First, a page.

19. 5 out of 5

    Jennifer Hood

    Kiddo was reading this for her World History class and since I basically know nothing about history, gave this short book a try. I really liked the first two sections "Before the Beginning" and "Foragers". The big picture approach strongly appeals to me. However, there was almost too much detail in the "Agrarian Era" and "Modern Era". I guess I like old stuff like me. Kiddo was reading this for her World History class and since I basically know nothing about history, gave this short book a try. I really liked the first two sections "Before the Beginning" and "Foragers". The big picture approach strongly appeals to me. However, there was almost too much detail in the "Agrarian Era" and "Modern Era". I guess I like old stuff like me.

  20. 5 out of 5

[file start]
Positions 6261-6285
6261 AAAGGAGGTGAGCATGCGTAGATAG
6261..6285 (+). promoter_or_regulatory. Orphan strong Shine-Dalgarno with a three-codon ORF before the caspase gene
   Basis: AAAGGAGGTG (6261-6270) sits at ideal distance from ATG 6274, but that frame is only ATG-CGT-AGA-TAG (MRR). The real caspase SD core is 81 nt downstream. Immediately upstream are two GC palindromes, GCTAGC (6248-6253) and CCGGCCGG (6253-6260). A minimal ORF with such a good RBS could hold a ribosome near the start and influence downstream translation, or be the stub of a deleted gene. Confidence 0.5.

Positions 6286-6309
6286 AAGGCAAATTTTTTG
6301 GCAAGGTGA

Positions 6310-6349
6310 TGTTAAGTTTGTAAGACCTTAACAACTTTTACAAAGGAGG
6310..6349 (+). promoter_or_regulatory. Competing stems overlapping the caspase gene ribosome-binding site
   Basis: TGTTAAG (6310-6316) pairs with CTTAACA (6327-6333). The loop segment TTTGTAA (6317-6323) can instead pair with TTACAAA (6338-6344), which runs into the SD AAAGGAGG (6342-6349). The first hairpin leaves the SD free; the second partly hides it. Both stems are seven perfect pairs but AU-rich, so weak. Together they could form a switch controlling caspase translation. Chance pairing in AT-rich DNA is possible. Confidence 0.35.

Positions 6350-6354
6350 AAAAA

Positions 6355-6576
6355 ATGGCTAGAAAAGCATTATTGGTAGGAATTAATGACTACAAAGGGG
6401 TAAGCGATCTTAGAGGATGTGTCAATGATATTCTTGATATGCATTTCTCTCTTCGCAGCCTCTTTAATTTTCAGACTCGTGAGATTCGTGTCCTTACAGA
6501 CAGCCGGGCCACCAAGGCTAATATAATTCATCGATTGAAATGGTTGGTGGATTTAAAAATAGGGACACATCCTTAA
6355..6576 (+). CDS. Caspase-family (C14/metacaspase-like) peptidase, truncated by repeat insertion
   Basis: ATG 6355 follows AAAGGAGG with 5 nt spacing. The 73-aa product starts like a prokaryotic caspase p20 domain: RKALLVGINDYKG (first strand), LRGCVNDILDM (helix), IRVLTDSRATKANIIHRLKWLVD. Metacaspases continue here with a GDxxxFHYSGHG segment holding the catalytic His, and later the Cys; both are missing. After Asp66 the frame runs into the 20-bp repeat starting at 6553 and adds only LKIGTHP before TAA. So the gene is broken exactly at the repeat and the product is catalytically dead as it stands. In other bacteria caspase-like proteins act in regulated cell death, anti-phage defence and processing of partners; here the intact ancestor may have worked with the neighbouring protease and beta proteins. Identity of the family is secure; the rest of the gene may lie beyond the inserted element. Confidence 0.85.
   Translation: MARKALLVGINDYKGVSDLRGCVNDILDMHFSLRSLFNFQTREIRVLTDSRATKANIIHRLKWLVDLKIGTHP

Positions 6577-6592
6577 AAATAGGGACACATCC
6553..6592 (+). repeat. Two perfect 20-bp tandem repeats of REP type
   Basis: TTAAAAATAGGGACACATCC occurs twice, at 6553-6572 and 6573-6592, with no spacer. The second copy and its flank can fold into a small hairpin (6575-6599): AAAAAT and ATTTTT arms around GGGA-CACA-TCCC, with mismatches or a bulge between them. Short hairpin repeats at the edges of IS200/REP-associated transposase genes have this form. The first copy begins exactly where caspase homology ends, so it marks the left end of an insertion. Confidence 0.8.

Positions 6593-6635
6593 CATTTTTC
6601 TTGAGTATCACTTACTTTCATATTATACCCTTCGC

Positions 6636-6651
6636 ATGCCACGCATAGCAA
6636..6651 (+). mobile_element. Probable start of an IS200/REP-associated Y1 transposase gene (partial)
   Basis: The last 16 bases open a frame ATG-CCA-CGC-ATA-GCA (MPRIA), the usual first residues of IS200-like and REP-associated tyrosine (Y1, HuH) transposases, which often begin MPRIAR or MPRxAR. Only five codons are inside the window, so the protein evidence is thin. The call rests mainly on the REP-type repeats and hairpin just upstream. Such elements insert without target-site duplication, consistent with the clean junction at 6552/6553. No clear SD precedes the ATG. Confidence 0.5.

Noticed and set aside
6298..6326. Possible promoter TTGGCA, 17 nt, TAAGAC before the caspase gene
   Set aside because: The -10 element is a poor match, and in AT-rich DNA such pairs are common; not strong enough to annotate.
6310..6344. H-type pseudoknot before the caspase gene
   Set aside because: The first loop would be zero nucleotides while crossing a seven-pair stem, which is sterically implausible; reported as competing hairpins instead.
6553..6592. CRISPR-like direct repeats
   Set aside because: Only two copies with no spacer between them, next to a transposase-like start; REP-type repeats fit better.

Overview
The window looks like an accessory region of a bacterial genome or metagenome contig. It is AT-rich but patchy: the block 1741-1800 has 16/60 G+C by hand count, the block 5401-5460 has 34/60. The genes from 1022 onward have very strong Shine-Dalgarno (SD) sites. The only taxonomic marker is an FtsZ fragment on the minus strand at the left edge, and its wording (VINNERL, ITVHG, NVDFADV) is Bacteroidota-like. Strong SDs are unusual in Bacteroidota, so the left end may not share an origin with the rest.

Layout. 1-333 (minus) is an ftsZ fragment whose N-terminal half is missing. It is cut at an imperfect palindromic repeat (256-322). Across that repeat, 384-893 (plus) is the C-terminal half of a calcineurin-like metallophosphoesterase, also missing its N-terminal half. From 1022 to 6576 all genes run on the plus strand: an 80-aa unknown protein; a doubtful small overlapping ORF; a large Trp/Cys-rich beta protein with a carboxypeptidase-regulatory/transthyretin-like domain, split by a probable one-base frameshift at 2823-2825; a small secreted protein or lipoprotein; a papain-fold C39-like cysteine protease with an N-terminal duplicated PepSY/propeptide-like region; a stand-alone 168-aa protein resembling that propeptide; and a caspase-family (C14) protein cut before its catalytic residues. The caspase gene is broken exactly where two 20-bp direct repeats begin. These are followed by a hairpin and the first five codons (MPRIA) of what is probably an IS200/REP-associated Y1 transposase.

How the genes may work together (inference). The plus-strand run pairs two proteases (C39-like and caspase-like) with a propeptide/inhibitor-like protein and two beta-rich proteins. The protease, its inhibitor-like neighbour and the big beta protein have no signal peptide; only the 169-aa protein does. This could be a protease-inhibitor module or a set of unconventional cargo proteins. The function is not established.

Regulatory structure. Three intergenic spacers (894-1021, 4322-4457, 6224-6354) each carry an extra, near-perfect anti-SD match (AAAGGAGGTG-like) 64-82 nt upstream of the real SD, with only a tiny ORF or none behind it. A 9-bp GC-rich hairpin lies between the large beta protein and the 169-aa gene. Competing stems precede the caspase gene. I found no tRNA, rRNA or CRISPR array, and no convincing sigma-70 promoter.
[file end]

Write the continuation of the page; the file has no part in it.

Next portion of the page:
Narciss

    داشتن یک تصویر منسجم از تاریخ برای درک بهتر وقایع و جایگاهشون واقعا لازمه و به نظر من این کتاب بدون غرض و جبه‌گیری یا تعصب، و با اطلاعات علمی کامل و خلاصه شده،‌ تصویر منسجم خوبی ارائه میده که واقعا لازمه. بعد از این میشه به سراغ کتاب‌های دیگه رفت تا هر قسمت تاریخ رو با جزئیات بیشتر مطالعه کرد. کلا به نظرم این کتاب دقیقا جوری بود که باید می‌بود، با اطلاعات خوب و منسجم، علمی و خلاصه.

  21. 4 out of 5

    ROBERT GAGLIARDI

    Rating and review is for audiobook version. Narrator Neil Scott-Barbour was horrendous. Noticablely paused every 5 to 10 syllables, which I found distracting and irritating. Listening in the car, several times took very deliberate effort to stay awake. The material of the book was probably fine, but was completely overshadowed by the horrible experience of listening to the reading by NSB.

  22. 5 out of 5

    Goose

    I did not enjoy this book and will not recommend it to others. I appreciate what the author was doing, but I found myself either bored (it’s a textbook) or annoyed (some observations appeared to indicate a western or male-centric bias). A worthy attempt, but it wasn’t a good fit for me.